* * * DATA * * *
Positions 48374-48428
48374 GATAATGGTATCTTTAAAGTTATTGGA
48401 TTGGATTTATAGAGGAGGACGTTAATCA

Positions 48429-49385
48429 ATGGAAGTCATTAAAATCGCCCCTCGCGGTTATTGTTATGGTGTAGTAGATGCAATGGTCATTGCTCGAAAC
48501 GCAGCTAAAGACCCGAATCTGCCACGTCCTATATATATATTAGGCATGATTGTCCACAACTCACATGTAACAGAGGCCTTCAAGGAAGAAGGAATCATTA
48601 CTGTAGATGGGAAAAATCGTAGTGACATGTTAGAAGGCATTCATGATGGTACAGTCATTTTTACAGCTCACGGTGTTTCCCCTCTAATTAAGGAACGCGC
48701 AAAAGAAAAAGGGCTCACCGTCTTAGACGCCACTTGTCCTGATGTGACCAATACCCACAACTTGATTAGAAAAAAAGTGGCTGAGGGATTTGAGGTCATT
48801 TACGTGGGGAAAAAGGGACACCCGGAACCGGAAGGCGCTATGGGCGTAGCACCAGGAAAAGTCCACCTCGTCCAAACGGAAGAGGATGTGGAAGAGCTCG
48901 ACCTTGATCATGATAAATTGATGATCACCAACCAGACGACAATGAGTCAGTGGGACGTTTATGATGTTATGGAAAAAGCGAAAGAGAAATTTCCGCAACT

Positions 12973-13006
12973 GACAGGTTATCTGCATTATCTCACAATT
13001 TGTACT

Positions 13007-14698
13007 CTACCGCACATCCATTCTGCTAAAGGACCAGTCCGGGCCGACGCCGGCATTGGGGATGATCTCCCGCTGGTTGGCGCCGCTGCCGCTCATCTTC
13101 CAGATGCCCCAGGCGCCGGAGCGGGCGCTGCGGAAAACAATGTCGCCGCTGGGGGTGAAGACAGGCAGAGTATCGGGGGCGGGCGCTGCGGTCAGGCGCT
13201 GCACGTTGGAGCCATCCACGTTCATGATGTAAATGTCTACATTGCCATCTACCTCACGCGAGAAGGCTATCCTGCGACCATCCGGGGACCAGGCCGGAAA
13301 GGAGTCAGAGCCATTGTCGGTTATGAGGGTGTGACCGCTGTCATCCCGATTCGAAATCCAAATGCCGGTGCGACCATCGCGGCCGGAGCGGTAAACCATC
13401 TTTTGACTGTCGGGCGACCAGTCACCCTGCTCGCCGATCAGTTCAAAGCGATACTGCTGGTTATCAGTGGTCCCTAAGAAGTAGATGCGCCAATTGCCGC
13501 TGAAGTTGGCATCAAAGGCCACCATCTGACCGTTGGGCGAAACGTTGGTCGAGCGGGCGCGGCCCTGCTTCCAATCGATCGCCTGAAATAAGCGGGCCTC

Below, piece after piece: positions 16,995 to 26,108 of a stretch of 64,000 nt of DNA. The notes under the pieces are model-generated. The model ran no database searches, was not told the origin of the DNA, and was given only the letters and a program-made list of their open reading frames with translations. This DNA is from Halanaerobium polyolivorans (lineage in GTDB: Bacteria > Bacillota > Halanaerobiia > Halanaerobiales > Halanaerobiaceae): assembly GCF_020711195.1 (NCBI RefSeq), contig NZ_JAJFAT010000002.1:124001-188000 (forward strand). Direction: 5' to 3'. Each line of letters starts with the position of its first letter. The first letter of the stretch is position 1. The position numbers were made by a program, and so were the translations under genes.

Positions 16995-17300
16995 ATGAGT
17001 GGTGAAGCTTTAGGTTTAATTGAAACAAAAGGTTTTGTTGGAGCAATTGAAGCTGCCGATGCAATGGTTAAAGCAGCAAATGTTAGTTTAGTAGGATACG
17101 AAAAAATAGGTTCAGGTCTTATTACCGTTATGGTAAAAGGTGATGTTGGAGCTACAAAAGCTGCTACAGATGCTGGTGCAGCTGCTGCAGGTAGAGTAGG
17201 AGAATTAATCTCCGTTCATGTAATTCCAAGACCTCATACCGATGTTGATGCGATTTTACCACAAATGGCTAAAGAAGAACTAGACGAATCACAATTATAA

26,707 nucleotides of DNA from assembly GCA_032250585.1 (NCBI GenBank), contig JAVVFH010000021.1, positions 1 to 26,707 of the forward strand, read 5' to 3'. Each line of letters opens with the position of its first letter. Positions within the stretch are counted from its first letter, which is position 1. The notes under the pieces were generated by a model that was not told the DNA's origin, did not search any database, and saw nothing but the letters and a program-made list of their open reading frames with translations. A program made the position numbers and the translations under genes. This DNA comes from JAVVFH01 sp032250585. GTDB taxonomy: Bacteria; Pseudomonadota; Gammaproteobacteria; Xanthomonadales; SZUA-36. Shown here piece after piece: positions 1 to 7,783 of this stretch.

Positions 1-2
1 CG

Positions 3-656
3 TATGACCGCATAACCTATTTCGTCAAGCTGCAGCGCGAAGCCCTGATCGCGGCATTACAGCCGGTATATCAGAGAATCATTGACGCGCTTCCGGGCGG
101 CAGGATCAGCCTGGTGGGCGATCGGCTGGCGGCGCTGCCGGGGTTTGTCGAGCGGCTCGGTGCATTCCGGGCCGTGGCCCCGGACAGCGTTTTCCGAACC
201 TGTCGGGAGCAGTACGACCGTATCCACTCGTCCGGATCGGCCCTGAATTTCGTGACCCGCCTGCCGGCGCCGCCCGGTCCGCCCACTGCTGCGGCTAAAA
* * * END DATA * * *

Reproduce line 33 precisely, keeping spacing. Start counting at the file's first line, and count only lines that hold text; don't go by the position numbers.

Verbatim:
201 TGTCGGGAGCAGTACGACCGTATCCACTCGTCCGGATCGGCCCTGAATTTCGTGACCCGCCTGCCGGCGCCGCCCGGTCCGCCCACTGCTGCGGCTAAAA